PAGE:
Young and old meet for 3rd Coffee with a Cop

By Michael Roknick, The Sharon Herald
Original article HERE

Young and old meet for 3rd Coffee with a Cop

With his badge pinned to his chest and sporting a police sergeant’s uniform, Cason Connelly had all the trappings of a law enforcement standout.

But one thing was holding him back from the real thing. At age 6, Cason will have to wait until his 21st birthday before he can apply for the job.

Cason was among scores of area residents who attended Coffee with a Cop Saturday morning at Breakfast at Tiffany’s in Sharpsville. It was the third such event in the Shenango Valley.

The concept has a simple goal: give community members a chance to talk over a cup of joe with members of their local police departments.

Sharpsville police Chief Chris Hosa and Sharon Chief Gerry Smith have been the guiding force behind the local get-togethers. Previous gatherings were held at Donna’s Diner and Coney Island restaurants in Sharon and another is being planned for May.

Started in California in 2011, Coffee with a Cop has spread across the country as a way for residents and police to get to know each other.

Both Hosa and Smith said the informal gatherings are a two-way street.

“It allows members of the community to get to know us, and for us to keep in touch with the community,” Hosa said.

An added benefit is that the gatherings give young people a chance to see if they want to join their local men and women in blue.

Cason’s mom and stepdad, Laura and Josh Sonney, were with him on Saturday. Josh Sonney, 31, served seven years in the Air Force and is now attending the police academy at Indiana University of Pennsylvania.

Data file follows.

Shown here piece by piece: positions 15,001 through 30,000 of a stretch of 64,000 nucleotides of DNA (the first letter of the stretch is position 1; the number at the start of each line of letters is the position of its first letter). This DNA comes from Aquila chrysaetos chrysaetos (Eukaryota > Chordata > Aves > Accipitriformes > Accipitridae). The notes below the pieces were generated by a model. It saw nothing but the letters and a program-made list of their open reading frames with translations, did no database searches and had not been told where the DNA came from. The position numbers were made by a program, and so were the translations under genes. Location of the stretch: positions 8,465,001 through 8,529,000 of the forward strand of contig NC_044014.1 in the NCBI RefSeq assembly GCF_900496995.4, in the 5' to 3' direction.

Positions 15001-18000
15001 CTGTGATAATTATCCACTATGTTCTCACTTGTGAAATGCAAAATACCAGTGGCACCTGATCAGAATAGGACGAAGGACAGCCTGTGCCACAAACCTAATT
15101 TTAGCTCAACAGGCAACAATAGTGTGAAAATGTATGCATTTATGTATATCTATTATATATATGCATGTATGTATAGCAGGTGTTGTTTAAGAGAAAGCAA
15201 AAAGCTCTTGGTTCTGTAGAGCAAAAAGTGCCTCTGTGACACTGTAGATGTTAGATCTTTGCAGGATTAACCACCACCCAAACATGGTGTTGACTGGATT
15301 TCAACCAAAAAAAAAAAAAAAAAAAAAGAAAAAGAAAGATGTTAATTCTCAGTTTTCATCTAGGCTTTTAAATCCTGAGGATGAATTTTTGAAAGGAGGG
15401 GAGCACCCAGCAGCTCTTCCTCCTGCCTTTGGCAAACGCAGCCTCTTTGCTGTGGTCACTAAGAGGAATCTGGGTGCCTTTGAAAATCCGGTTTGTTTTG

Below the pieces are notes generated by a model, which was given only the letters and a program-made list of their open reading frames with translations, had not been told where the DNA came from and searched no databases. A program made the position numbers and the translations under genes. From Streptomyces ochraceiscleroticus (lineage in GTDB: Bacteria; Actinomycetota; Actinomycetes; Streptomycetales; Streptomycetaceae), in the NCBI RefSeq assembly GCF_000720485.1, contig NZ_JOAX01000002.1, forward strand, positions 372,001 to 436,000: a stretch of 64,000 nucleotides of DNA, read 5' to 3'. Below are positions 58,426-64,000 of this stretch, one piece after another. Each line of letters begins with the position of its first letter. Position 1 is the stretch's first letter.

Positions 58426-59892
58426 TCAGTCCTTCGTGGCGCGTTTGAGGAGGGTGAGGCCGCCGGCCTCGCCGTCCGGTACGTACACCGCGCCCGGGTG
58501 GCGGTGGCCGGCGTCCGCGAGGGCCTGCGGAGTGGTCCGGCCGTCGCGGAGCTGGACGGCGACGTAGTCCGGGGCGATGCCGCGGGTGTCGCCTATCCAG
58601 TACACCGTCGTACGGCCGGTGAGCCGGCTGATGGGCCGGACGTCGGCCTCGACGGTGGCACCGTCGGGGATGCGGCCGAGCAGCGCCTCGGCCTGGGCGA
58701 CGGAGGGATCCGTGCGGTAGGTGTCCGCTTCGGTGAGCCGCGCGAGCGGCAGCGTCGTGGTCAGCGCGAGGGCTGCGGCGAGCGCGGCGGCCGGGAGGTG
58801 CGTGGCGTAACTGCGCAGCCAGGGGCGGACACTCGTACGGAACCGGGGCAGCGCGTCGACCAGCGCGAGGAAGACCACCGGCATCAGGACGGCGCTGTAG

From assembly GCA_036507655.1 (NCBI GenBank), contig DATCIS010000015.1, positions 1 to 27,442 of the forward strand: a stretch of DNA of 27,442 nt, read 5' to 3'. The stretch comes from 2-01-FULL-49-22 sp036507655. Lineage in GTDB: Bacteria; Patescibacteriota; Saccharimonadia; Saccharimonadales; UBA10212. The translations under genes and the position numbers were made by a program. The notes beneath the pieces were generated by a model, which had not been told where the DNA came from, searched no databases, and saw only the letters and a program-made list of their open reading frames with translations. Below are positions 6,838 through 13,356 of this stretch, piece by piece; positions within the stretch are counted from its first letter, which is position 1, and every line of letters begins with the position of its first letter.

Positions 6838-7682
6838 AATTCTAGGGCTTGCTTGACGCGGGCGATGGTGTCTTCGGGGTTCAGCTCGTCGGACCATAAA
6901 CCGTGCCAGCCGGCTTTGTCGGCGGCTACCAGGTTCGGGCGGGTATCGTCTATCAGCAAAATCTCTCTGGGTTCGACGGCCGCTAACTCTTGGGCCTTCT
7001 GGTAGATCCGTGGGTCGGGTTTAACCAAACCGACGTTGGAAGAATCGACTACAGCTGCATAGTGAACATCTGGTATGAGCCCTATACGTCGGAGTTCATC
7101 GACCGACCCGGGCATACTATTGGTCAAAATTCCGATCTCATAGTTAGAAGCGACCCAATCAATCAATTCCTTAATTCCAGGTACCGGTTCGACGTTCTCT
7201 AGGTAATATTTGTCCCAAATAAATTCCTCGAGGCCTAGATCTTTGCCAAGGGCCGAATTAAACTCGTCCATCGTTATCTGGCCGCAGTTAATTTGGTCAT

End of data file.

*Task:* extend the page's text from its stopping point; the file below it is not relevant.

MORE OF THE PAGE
“I’m graduating in May, and when I do I want to be in a police force,” he said.

Smith was glad to hear it. A decade ago when a post opened up on the Sharon force, he said, a hundred people would sign up to take the entrance exam.

“We have an opening now and all we have are five applicants. It’s hard to find people who want to be in law enforcement.”

In addition to meeting the people they protect and serve and to finding potential recruits for their ranks, the breakfast gatherings also have proven to be a morale booster for local police.

“People come up to us and thank us for what we do,” Hosa said. “The majority say how much they love the service we give.”

That includes some things that have nothing to do with criminal activity. Residents often call police on issues ranging from civil disputes to seeking advice on marital woes.

“We’re not equipped to handle these types of things,” Hosa said. “But we can at least point them in the right direction to get answers.”